Despite flaws, first feature full of humor & wit
Director Yang Jong-hyun, 37, confesses he was no different in making his feature debut “Kiss Me, Kill Me.” But despite its complicated plot, his first feature seems to have a unique spark and sense of humor that allows audiences to overlook its flaws and just enjoy it.
Professional killer Hyeon-jun (Shin Hyun-jun) arrives at a house to kill a man in his sleep only to discover a young woman crying under the sheets. As the confused killer hesitates over his next move, the woman shouts, “What’s the matter with you! I paid you, so just kill me!”
Jin-yeong (Kang Hye-jung) decides to kill herself after a traumatic breakup with her boyfriend. But after failing in several suicide attempts, she hires a killer to do the job for her.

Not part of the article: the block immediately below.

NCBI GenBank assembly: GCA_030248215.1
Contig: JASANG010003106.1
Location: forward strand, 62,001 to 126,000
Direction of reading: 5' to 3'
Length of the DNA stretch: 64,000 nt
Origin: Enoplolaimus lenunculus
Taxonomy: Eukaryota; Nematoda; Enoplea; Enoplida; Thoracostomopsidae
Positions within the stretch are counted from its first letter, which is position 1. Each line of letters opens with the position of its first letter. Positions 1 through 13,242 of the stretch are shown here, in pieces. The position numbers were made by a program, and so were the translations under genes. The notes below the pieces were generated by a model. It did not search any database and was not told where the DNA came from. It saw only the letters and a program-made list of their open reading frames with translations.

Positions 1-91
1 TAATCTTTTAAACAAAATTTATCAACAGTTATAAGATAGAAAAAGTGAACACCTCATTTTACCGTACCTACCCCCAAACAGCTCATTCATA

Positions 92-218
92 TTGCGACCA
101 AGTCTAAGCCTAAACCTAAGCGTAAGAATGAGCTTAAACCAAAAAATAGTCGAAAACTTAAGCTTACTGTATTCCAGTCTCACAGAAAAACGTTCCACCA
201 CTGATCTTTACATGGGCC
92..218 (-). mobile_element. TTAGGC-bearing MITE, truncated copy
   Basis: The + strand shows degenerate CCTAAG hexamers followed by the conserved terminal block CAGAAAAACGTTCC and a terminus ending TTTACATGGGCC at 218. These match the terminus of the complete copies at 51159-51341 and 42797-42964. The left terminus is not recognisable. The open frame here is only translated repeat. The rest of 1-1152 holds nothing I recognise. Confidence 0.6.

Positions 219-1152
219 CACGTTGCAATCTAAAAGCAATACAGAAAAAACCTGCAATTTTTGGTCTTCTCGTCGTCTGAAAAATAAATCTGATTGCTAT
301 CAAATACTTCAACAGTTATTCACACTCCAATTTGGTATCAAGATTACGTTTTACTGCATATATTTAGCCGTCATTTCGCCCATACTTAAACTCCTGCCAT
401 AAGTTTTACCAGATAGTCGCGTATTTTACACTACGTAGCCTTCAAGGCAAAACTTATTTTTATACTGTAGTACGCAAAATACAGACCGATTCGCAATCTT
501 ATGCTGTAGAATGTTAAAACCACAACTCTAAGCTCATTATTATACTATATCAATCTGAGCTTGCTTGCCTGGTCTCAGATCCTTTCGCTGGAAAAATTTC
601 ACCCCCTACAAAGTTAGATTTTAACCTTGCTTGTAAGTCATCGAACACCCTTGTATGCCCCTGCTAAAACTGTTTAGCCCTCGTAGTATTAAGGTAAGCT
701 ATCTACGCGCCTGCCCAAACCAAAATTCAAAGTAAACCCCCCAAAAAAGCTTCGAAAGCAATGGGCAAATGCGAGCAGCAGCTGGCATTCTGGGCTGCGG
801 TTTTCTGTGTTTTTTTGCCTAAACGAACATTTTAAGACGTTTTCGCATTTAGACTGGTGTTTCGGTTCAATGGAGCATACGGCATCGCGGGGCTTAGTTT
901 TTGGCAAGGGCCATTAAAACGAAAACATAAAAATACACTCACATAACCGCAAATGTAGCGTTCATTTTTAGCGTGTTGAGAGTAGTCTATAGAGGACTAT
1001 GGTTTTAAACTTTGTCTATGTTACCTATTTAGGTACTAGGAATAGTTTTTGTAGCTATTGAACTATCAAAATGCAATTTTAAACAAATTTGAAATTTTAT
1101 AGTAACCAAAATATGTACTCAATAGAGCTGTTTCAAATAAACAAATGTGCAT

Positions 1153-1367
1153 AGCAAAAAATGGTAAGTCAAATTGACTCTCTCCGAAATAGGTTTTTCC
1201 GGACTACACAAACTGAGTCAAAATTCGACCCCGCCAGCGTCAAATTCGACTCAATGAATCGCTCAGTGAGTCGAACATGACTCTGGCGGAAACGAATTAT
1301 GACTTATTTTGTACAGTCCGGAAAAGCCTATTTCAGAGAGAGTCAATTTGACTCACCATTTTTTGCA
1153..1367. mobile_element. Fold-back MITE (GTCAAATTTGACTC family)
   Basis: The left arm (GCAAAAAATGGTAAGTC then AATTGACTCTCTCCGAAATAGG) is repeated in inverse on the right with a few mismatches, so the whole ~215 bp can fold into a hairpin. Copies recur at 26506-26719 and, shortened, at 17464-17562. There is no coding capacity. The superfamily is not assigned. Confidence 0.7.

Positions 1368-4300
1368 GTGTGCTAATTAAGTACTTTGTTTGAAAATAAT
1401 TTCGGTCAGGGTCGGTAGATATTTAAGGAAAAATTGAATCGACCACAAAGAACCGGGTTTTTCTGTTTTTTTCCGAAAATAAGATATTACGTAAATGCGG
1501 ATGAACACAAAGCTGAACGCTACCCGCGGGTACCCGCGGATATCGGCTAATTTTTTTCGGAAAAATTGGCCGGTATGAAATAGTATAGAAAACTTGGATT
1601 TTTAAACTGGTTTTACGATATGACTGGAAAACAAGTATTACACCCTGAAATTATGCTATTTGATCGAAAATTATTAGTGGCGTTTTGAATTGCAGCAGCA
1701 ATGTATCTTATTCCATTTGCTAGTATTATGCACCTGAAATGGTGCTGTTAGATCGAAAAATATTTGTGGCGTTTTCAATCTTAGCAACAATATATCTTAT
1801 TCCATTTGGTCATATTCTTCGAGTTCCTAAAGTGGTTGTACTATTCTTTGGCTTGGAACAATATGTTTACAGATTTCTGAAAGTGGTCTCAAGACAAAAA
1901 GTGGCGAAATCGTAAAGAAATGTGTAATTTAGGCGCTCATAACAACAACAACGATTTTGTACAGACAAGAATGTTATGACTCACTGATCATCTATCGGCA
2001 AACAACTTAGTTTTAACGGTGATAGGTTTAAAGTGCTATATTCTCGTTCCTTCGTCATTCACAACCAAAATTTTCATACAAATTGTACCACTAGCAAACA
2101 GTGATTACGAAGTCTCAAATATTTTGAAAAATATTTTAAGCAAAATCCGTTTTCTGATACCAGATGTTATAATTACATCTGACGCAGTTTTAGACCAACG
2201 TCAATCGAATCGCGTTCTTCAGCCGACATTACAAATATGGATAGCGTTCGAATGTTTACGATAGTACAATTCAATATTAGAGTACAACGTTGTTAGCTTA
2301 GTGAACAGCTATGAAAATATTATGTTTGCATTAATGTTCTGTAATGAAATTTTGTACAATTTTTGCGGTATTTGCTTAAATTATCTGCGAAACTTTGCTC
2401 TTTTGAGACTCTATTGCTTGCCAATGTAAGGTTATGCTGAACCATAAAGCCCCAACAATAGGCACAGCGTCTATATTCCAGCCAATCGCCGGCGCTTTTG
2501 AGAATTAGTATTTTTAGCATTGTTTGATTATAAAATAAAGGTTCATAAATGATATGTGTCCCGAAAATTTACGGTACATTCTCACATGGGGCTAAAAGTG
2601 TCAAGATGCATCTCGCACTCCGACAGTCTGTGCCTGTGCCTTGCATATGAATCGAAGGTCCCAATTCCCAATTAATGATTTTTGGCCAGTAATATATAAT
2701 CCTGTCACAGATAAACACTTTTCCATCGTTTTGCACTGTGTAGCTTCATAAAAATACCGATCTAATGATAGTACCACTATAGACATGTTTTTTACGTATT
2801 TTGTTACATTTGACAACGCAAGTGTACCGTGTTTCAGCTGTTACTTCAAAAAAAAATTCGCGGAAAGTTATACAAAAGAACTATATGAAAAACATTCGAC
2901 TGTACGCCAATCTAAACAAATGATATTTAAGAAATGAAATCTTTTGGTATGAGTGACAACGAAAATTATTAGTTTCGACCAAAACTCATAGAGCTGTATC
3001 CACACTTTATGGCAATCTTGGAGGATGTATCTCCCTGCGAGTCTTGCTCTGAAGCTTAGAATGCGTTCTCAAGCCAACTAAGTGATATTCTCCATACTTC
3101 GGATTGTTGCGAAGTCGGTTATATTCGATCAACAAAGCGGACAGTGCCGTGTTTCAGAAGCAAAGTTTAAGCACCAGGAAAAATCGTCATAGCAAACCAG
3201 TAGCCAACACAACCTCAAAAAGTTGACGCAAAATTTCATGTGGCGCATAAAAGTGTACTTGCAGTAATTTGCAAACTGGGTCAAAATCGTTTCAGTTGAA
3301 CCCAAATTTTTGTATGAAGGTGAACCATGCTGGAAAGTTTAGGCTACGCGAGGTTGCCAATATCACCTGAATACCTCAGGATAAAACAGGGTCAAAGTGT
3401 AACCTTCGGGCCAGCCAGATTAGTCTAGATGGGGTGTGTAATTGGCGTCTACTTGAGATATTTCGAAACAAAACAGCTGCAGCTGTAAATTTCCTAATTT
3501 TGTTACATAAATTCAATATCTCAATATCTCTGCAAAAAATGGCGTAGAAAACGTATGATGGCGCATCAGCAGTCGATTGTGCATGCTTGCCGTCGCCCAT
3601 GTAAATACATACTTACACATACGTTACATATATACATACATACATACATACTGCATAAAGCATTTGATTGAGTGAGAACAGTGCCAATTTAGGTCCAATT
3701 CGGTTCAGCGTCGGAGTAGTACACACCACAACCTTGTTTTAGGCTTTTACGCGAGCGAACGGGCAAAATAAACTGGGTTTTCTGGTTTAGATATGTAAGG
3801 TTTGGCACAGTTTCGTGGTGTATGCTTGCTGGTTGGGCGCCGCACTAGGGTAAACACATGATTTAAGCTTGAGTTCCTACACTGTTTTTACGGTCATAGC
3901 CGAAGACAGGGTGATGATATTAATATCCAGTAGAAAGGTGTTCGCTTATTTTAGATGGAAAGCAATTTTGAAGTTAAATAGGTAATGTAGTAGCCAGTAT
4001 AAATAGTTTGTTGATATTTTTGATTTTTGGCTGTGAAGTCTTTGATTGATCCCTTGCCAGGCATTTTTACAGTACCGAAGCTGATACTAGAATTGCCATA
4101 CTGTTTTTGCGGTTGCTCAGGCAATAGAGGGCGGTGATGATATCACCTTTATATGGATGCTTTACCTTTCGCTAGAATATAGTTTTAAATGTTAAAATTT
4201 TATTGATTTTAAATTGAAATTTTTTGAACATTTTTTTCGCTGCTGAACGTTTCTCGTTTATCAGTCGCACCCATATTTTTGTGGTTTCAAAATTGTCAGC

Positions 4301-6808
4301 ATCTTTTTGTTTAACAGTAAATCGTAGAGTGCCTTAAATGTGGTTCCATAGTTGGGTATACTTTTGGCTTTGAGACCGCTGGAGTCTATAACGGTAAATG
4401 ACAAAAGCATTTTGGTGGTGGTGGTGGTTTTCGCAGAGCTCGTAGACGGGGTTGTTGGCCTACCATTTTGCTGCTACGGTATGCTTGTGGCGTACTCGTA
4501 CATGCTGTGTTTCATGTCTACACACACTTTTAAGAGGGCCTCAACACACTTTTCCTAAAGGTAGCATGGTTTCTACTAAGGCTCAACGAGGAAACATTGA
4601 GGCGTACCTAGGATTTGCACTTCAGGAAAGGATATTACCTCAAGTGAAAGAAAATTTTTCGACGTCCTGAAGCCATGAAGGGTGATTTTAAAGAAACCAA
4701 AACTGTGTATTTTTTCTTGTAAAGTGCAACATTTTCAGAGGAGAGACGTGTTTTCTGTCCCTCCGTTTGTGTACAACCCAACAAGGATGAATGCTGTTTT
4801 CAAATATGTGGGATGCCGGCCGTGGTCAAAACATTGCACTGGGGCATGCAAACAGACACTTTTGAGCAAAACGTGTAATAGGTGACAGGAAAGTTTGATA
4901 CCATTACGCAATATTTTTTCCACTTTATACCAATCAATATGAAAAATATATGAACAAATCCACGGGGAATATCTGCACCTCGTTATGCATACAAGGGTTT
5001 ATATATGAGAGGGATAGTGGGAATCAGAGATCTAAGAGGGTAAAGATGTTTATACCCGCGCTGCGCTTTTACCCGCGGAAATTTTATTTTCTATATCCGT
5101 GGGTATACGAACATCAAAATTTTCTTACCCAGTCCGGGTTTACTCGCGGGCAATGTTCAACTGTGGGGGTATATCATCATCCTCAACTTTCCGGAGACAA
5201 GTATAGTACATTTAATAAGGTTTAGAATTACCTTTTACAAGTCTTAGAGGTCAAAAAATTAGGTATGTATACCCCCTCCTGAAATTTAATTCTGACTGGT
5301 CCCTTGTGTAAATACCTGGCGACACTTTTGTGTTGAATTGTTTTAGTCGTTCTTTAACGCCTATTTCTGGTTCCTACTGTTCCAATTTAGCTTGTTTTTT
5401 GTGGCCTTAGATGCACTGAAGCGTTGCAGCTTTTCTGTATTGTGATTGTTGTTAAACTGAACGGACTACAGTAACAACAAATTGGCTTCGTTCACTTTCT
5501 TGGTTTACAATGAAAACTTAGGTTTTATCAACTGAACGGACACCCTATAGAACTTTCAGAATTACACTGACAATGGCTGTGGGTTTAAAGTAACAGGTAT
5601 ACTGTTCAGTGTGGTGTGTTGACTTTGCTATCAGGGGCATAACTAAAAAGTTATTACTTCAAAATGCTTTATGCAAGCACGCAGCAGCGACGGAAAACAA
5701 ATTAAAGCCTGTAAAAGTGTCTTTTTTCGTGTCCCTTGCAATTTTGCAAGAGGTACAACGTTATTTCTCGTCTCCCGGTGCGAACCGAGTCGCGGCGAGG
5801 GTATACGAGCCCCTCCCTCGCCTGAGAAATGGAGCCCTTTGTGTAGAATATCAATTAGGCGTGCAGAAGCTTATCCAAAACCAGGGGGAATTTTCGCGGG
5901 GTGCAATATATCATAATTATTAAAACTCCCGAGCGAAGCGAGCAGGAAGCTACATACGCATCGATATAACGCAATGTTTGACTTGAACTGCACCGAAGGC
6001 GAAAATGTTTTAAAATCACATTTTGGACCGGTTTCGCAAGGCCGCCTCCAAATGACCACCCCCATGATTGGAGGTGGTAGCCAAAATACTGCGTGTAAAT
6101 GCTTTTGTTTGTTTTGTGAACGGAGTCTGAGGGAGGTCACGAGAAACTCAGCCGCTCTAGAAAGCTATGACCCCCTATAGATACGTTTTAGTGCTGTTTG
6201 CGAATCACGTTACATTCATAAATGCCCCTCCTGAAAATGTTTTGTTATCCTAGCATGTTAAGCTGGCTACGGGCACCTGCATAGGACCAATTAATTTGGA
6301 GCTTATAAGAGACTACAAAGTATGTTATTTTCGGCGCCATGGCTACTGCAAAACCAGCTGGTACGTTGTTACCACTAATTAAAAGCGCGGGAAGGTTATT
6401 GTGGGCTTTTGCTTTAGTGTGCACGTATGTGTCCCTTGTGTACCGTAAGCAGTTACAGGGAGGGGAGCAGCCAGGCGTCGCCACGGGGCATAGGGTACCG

Full of humor and wit, “Kiss Me, Kill Me” observes these peculiar people and others - gangsters, an alcoholic - from a sympathetic and affectionate perspective.
In the film, these people are not just social outcasts, but lonely men and women who crave ordinary lives paying taxes, recycling rubbish, getting married and having children.
The movie is optimistic about love, showing how new romance gives Jin-yeong the courage to face her ex’s betrayal, and Hyeon-jun the hope to retire from his job and start over.
Throughout the movie, viewers will find themselves laughing, cringing and dabbing at their eyes, perhaps confused but never bored.
“I may have tried a little too hard, so I’m not completely confident people will understand or enjoy the movie,” director Yang said. “But I thought it’d be fun to mix contrasting images to create something humorous and emotional at the same time.” Yonhap